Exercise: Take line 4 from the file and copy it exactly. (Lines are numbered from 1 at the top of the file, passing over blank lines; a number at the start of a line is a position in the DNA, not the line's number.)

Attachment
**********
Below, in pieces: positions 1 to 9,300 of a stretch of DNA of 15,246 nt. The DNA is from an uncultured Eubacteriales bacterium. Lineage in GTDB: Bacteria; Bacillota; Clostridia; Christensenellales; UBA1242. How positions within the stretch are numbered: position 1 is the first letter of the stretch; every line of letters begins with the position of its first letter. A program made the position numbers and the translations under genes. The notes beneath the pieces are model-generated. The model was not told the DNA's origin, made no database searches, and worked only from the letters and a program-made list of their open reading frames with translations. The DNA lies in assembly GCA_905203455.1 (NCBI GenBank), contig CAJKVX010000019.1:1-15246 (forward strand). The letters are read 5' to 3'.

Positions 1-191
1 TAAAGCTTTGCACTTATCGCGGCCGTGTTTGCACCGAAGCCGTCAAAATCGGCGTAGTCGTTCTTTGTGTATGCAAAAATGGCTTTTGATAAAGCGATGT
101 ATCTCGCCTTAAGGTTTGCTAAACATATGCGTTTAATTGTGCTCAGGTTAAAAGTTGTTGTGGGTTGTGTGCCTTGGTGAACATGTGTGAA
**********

101 ATCTCGCCTTAAGGTTTGCTAAACATATGCGTTTAATTGTGCTCAGGTTAAAAGTTGTTGTGGGTTGTGTGCCTTGGTGAACATGTGTGAA